Most of us in the life insurance business tend to believe the sale of specialty products, such as impaired risk life policies, is reserved to traditional life insurance agents. That may need to change.
The prevailing view has been that these products require specialized underwriting, the ability to negotiate rates and a detailed knowledge of the workings of the life insurance processexpertise that stockbrokers, bank insurance sales people, and others do not possess.
The problem with that is, an insurance sales person at a stock brokerage firm or bank is just as likely to come upon a customer with a special need as is a traditional life insurance agent. In fact, in view of the volume of customers many of these sales people encounter daily, they may be even more likely to come across such customers.
As an industry, life insurance has traditionally kept its technical secrets to itself, attempting to avoid permitting access to some of the more esoteric elements of the life insurance process to those who are not well-established members of the life insurance community.
Yet, in the last decade, there has been a continuing shift of life insurance sales away from traditional distribution outlets. Whether we like the entry of non-traditional distribution outlets into the business or not, we still have an obligation to the consuming public to make sure its needs are well served–regardless of where the sales of our products take place.
Therefore, perhaps it is time for insurers that specialize in issuing impaired risk life products to open up the sales door to the newer entrants.
We realize that impaired risk products are complex to understand and require additional effort to put into place. Nevertheless, these products, and the underwriting process they require, are not at all beyond the capacity of any of the sales people who are currently selling the more traditional products.
We need merely to open the process to the entire scope of life insurance distributors and to create the training mechanisms necessary for the products and the process to be understood and implemented.
A small number of stock brokerage firms and bank insurance operations are already engaged in placing impaired risk and other specialized life insurance products, according to our information. Unfortunately, weve learned that this handful of distributors is, as yet, unable to cover the entire needs of their customers without receiving additional help in understanding and implementing these types of products.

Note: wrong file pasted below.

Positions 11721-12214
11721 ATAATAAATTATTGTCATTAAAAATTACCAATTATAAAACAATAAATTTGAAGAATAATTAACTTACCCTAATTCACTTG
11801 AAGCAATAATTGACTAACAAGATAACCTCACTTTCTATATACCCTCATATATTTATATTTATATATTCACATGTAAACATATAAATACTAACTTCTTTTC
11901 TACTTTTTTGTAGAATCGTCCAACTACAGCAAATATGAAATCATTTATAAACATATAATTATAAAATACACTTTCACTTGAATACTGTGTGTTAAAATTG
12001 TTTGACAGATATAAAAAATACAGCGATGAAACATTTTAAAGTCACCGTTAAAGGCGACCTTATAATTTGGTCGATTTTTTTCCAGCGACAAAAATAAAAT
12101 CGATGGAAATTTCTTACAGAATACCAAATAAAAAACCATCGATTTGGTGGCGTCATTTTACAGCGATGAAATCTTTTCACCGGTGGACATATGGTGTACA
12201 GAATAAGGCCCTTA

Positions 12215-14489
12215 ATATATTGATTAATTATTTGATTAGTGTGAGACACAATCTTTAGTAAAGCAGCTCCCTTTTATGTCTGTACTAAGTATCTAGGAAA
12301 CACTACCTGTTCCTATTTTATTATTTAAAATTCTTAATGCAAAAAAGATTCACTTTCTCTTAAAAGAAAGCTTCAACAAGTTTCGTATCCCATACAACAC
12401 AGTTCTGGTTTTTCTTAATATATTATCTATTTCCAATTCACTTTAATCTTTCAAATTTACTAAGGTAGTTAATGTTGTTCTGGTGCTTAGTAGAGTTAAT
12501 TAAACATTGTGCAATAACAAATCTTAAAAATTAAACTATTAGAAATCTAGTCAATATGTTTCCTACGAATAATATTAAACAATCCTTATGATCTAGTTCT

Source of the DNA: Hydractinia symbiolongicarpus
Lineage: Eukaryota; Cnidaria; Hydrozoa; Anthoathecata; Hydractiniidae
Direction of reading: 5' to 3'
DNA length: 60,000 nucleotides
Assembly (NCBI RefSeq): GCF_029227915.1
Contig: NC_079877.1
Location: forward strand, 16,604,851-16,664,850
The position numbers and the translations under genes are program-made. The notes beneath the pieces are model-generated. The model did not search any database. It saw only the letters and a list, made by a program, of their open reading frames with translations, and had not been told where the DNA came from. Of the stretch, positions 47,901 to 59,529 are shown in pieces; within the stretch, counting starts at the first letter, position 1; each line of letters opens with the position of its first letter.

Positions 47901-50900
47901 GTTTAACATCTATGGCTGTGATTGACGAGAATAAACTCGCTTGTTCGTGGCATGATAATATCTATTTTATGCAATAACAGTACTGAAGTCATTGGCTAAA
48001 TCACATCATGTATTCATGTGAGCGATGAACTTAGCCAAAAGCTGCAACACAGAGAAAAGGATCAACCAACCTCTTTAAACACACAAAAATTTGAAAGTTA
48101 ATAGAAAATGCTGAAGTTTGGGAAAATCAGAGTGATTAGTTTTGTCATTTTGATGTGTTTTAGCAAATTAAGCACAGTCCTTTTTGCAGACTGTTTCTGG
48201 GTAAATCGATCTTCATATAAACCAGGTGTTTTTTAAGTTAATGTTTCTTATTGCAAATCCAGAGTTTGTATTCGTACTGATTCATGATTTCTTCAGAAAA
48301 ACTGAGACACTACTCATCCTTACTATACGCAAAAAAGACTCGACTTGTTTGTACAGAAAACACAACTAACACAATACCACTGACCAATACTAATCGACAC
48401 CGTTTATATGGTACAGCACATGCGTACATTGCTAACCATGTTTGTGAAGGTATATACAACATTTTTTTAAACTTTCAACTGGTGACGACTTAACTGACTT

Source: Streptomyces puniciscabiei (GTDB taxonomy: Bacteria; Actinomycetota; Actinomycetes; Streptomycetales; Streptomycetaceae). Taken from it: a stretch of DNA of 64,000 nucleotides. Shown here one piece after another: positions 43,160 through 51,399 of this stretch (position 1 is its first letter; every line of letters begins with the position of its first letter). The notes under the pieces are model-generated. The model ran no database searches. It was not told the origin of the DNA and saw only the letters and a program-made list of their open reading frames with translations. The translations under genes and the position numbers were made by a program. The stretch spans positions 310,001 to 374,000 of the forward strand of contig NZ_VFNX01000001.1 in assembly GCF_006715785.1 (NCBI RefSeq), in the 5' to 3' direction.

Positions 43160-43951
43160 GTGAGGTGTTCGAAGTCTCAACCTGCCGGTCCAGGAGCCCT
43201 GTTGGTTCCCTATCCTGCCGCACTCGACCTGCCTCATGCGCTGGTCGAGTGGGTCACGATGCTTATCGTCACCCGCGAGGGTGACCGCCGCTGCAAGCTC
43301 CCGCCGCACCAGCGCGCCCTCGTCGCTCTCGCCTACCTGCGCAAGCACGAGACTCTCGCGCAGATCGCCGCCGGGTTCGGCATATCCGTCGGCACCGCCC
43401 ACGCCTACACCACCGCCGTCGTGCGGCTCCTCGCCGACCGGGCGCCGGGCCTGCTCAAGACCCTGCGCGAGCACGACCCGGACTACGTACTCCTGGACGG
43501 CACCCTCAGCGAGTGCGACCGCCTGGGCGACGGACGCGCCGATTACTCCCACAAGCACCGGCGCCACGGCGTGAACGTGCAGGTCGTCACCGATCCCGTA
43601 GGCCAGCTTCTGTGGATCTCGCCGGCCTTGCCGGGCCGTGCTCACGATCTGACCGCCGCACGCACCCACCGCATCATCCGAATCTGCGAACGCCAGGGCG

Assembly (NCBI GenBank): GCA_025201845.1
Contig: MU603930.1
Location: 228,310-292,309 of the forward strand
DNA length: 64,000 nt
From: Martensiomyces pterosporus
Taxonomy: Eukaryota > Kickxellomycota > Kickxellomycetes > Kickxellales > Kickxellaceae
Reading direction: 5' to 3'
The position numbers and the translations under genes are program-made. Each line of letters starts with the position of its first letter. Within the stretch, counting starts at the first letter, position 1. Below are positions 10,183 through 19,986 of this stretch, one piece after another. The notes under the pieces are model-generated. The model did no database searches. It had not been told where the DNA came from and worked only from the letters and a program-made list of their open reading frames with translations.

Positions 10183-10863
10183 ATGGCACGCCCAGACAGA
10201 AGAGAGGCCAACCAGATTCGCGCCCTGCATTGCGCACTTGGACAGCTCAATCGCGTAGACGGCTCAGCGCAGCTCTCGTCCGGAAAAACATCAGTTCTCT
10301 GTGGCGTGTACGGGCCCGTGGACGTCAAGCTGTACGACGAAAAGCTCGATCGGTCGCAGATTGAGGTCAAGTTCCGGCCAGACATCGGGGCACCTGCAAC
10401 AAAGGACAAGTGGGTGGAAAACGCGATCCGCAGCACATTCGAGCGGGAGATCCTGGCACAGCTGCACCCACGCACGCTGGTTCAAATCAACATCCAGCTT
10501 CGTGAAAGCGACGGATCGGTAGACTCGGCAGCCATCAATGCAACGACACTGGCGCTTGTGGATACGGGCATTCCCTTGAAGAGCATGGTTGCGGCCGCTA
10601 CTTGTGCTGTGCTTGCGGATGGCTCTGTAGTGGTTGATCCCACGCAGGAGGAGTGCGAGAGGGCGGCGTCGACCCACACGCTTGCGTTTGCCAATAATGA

Many non-traditional distributors have fully professional insurance specialists who can help point-of-sale personnel understand and implement these products. But before they can do so, they need help from insurers to simplify and more readily understand what is needed to satisfy customer needs in impaired risk situations.
Such assistance, once offered, will enable these non-traditional sales people to recognize the needs and be more able to satisfy them.
We often look back fondly to the days when we began in the life insurance industry. The mantra then was to analyze customer needs for financial security if the customer lived, died, became disabled, or retired.
This type of analysis required reviewing the entire financial health of the individual, not merely settling for a quick sale of the product of the moment.
Our concern today is that if insurance sales people do not have access to the complete spectrum of life insurance products and the training to recognize needs and implement them, they cannot complete this type of needs analysis, no matter how well intentioned they may be.
Our understanding is that few insurers specializing in impaired risk coverages have as yet established programs to wholesale their products to non-traditional distributors. It may be that management at some of the non-traditional distribution outlets are playing a role in this, by resisting exposing staff to new products and concepts that might distract from selling the “product of the moment.”
Yet, to meet all the needs of customers, there must be changes in the perception of how life products are sold and which ones are emphasized.
In the past, we have written about the need to offer not merely impaired risk life insurance coverages, but also impaired risk annuities. The impaired risk annuity business has been fairly well limited to the structured settlement business. Yet, the current growth in the sale of payout annuities will require all of us to take a fresh look at designing annuity products that truly meet the financial needs of retirees.
Underwriting annuity payouts is an interesting art form that only a few insurers currently possess the skill to master. But the crisis in the Social Security system will require the industry to take a fresh look at these types of products as well as at more traditional forms of impaired risk life insurance products.
If the industry can stimulate recognition of the need for impaired risk products throughout all elements of the life insurance distribution system, this will help fulfill the industrys obligation to the consuming public.
It will also enhance the industrys image with legislators and consumers. As lawmakers begin to review solutions to the Social Security crisis, the business will be perceived as part of the solution, not part of the problem.
Norse N. Blazzard, JD, CLU, and Judith A. Hasenauer, JD, CLU, are principals in the Westport, Conn. and Ft. Lauderdale, Fla. law firm of Blazzard, Grodd & Hasenauer, P.C. E-mail at Norse.Blazzard@BGHPC.com.
Reproduced from National Underwriter Life & Health/Financial Services Edition, November 12, 2001. Copyright 2001 by The National Underwriter Company in the serial publication. All rights reserved.Copyright in this article as an independent work may be held by the author.